Purpose: Obstructive sleep apnea (OSA) may be associated with increased energy expenditure (EE) during sleep. As actigraphy is inaccurate at estimating EE from body movement counts alone, we aimed to compare a multiple physiological sensor with polysomnography for determination of sleep and wake, and to test the hypothesis that OSA is associated with increased EE during sleep.
Methods: We studied 50 adults referred for routine overnight polysomnography. In addition to polysomnography, the SenseWear Pro3 Armband(TM) (Bodymedia Inc.) was placed on the upper right arm. Epoch-by-epoch agreement rate between the measures of sleep versus wake was calculated. Linear regression analyses were performed for EE against apnea-hypopnea index (AHI), 3% oxygen desaturation index (ODI), body mass index (BMI), waist-hip ratio (WHR), gender, age, and average heart rate during sleep.
Results: The epoch-by-epoch agreement rate was high (79.9 ± 1.6%) and the ability of the SenseWear to estimate sleep was very good (sensitivity, 88.7 ± 1.5%). However, it was less accurate in determining wake (specificity 49.9 ± 3.6%). Sleep EE was associated with AHI, 3% ODI, BMI, WHR, and male gender (p < 0.001 for all). Stepwise multiple linear regression however revealed that BMI, male gender, age, and average heart rate during sleep were independent predictors of EE (Model R (2) = 0.78).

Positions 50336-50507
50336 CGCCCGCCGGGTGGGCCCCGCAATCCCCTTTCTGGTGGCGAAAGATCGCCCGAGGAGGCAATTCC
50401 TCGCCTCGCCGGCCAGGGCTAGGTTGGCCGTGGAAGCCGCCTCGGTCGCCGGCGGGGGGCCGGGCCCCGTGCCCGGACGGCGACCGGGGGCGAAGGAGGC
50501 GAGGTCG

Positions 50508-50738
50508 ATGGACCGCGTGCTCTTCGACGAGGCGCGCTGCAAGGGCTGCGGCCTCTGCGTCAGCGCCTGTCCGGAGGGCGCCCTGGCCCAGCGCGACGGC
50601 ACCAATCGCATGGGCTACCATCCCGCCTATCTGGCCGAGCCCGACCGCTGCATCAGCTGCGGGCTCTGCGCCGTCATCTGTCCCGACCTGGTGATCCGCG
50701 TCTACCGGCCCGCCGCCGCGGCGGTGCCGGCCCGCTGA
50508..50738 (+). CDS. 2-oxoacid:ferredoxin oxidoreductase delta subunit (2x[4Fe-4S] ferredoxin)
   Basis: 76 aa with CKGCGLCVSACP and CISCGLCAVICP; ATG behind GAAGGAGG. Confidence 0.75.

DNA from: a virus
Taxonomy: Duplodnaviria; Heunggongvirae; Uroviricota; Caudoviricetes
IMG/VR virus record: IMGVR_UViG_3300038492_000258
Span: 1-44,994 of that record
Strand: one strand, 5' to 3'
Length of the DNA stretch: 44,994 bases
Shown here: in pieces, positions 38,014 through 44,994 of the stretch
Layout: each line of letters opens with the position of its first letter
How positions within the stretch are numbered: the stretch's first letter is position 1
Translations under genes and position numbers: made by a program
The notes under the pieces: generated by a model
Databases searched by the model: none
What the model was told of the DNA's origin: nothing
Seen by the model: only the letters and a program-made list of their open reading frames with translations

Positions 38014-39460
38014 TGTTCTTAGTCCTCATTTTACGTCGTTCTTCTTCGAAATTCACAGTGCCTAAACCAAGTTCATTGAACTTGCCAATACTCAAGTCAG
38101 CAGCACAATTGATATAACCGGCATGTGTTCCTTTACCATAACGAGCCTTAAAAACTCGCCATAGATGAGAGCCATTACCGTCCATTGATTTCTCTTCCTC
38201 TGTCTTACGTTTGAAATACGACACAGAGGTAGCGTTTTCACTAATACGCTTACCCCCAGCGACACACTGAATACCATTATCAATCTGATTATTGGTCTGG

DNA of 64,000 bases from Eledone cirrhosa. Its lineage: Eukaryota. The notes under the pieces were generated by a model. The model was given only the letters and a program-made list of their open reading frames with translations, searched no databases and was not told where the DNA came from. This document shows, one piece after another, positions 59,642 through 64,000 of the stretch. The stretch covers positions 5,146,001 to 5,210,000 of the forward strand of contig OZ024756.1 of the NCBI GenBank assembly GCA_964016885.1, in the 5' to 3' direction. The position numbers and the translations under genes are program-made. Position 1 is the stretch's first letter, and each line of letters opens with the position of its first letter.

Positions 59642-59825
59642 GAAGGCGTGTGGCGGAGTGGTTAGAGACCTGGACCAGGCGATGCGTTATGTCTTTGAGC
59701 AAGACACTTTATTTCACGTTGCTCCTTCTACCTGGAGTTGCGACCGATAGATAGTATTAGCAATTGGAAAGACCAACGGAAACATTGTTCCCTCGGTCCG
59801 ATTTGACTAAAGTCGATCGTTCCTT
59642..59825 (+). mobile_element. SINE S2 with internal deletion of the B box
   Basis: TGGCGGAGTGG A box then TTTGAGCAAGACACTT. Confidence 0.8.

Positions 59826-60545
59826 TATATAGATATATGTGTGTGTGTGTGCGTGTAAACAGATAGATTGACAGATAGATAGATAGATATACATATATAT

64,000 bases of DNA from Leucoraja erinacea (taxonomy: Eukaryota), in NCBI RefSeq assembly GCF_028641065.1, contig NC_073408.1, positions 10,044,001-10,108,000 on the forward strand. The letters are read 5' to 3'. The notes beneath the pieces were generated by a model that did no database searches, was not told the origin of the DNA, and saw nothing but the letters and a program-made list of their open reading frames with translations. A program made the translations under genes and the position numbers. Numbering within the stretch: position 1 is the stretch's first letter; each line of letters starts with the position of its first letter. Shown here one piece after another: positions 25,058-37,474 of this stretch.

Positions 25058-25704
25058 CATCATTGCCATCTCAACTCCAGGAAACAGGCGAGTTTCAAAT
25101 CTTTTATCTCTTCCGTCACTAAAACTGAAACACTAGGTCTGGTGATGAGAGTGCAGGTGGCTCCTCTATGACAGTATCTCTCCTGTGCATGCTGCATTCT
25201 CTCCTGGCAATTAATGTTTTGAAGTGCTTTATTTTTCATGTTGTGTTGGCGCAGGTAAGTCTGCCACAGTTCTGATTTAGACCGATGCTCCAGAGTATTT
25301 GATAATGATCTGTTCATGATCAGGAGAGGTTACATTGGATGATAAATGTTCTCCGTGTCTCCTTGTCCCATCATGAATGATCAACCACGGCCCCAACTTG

Conclusions: The SenseWear armband provides a reasonable estimation of sleep but a poor estimation of wake. Furthermore, in a selected population of OSA patients, increasing OSA severity is associated with increased EE during sleep, although primarily through an association with increased BMI. However, as our data are not adjusted for fat-free mass and the SenseWear has yet to be validated for EE in OSA patients, these data should be interpreted with caution.